Of all the questions I get asked on a regular basis, the hardest one for me to answer is, “Where are you originally from?” I was raised all over Britain and Europe (my father was in the Royal Air Force); I went to boarding school in one place while my family was often somewhere else; and both sides of my family had long been mobile for many generations. After college I immigrated to the United States and stopped moving around. I have spent 15 years — most of my adult life — in Maine but I know enough to never claim I’m from here. It’s a conundrum for me.
On the plus side, this internal confusion does allow me a degree of objectivity when it comes to the place I call home: Midcoast Maine. I lose a lot by not being able to point to my ancestors in the graveyard, for sure, but I also am able to truly appreciate things that lifelong residents might take for granted as they are still fairly novel to me.
One of the things that strike me as most interesting about this area is the dynamic history of commerce and community that is written in the shingles and bricks of our homes and businesses. By looking at the jumble of styles and eras on our Main Streets and neighborhoods, one can get a real sense of the centuries of bustle and forward-looking optimism that propelled the first European settlers to plant their feet; that carried through the tumult of the Revolution and the twists and turns of the 19th Century; that saw the Gilded Age turn to Depression; and onwards through the decades of constant change to the present day. The change and growth has been evolutionary rather than explosive, but that’s no bad thing. What lies at the core of all this is that what was once new is now old and what is new now will be old in the years to come. Paradoxically, the fact that communities change adds to their constancy.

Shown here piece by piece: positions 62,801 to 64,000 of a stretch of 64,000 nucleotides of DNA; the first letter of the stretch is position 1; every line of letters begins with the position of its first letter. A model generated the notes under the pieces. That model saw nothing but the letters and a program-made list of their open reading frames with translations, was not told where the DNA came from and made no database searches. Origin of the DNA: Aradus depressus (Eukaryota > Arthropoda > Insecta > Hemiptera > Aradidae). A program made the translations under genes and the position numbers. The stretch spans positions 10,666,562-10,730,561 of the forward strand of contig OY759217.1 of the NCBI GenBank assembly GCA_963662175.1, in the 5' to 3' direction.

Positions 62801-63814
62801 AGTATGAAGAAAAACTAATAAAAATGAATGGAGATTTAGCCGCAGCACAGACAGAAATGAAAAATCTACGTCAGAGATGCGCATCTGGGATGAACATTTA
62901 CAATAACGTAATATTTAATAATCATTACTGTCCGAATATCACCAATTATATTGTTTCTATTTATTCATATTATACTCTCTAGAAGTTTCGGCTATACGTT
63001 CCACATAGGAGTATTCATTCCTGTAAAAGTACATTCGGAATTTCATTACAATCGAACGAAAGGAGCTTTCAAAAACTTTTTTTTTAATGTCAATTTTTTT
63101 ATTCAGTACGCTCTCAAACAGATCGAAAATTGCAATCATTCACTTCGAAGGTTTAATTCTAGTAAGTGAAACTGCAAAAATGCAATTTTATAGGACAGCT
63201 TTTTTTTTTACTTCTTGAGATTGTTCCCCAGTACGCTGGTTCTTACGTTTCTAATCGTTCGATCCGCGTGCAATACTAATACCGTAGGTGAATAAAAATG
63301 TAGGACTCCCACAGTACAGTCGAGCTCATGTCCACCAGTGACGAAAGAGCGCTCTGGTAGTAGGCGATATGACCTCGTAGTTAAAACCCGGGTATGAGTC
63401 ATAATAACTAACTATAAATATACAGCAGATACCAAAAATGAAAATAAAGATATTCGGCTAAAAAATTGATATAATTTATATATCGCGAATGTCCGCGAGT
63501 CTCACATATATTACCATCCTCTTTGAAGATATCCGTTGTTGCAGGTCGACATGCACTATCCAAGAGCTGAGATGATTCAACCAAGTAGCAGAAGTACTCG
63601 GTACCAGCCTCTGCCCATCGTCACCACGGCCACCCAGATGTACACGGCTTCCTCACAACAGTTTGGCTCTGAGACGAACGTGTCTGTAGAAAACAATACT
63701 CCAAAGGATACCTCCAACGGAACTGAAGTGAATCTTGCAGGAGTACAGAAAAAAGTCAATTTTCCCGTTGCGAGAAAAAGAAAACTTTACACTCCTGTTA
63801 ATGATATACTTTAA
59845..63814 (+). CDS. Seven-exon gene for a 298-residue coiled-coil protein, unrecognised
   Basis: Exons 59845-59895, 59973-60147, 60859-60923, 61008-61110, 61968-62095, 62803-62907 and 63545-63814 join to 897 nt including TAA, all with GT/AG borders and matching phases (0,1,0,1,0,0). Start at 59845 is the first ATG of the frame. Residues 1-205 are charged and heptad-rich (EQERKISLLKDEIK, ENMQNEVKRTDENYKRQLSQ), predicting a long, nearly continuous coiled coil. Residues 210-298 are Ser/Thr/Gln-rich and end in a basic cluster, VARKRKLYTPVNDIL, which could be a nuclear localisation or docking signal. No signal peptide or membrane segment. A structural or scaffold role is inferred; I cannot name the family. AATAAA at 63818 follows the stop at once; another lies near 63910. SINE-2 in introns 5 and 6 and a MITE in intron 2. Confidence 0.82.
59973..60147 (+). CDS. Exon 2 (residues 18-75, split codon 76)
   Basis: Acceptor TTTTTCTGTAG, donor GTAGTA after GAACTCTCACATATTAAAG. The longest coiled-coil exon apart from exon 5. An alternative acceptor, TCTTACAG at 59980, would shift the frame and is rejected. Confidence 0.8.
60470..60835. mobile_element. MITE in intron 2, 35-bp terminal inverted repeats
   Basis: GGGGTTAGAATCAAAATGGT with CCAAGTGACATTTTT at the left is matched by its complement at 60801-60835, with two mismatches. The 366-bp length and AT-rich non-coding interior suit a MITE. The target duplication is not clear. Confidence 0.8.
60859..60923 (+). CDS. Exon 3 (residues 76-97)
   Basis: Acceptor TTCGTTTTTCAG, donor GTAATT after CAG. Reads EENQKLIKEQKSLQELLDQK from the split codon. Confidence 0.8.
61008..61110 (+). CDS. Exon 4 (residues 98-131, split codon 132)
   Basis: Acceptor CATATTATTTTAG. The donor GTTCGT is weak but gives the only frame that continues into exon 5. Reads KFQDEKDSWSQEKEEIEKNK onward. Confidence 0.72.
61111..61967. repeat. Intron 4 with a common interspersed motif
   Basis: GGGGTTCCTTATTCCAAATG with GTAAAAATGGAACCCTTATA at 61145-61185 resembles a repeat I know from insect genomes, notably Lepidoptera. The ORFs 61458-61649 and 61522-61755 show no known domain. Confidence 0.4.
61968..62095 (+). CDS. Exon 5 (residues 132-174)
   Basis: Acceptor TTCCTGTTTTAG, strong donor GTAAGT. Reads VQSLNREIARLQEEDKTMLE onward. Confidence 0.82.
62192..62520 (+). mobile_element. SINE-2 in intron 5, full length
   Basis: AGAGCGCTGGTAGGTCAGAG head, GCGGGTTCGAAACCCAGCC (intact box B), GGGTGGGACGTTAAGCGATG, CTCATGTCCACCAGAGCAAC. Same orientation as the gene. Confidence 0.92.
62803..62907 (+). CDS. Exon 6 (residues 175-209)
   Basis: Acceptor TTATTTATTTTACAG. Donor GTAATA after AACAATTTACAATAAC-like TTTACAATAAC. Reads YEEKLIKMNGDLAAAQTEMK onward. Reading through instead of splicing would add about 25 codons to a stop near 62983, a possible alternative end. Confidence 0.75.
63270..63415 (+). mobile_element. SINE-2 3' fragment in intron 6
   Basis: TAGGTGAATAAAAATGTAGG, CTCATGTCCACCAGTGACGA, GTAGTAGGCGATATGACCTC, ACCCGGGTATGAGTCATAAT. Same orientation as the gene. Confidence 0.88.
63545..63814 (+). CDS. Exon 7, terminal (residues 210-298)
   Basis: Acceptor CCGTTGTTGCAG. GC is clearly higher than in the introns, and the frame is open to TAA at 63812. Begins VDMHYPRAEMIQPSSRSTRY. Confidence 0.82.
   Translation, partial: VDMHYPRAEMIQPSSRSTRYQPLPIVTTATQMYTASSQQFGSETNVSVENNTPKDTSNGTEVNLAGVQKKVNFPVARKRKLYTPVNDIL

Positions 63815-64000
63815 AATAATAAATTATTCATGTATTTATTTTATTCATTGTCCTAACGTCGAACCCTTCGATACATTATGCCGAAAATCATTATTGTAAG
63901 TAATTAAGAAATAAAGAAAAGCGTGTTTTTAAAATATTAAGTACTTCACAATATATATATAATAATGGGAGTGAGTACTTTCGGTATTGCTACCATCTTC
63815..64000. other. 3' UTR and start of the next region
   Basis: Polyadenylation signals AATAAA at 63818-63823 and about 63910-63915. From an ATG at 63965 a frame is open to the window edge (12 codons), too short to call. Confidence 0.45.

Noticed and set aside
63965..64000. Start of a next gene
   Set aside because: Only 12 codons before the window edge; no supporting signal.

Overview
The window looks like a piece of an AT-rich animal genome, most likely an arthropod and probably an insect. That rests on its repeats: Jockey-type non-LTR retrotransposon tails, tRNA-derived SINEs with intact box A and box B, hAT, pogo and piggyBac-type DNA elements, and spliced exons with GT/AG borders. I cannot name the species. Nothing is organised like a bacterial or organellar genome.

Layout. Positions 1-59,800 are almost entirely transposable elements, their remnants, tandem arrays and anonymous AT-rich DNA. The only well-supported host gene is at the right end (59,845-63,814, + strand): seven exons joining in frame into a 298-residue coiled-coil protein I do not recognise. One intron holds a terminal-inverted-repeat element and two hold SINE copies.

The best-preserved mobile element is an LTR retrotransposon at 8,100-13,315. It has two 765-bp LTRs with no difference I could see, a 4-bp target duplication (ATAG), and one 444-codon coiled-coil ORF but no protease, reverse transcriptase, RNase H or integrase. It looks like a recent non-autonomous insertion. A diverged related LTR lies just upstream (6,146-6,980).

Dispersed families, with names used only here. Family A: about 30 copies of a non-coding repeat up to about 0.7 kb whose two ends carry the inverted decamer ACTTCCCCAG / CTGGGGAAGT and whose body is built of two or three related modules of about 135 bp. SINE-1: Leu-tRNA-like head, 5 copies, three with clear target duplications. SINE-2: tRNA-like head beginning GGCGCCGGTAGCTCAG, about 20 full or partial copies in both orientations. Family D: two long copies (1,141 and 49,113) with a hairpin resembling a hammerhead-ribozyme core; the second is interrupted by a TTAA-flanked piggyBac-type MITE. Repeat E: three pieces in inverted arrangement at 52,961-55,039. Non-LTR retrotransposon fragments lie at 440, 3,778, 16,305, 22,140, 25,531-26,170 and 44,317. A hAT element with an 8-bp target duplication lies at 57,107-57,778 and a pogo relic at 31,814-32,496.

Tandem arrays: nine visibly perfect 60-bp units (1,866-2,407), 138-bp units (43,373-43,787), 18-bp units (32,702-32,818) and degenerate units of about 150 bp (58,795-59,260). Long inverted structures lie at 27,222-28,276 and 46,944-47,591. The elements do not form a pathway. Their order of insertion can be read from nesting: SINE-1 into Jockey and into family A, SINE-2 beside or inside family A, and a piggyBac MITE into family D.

Of course all change has its opponents, even if in the letters of complaint and resistance once banged out on typewriters are now written on computers or even the touch responsive screen of an iPad. And not all change is good just because it is change. But in debating the merits of the new it is essential that the conversation be allowed to evolve in such a way that all aspects can be explored. It’s distressing in the extreme to see a Tonya Harding approach to dealing with change, with novelty being smashed in the kneecaps rather than being allowed to even reach the edge of the ice.
As I said at the start, not really being from here is both a help and a hindrance in working on issues of how we can grow and evolve without damaging the things that give our communities heritage and meaning. I do know however that just by looking around at our built environment and managed landscape the important thing to remember is that change is a tradition in these parts. It makes me happy then that in Midcoast Maine we love our traditions.
Dan Bookham is the executive director of the Camden-Rockport-Lincolnville Chamber of Commerce. Call 236-4404, e-mail firstname.lastname@example.org, or visit www.visitcamden.com for more information.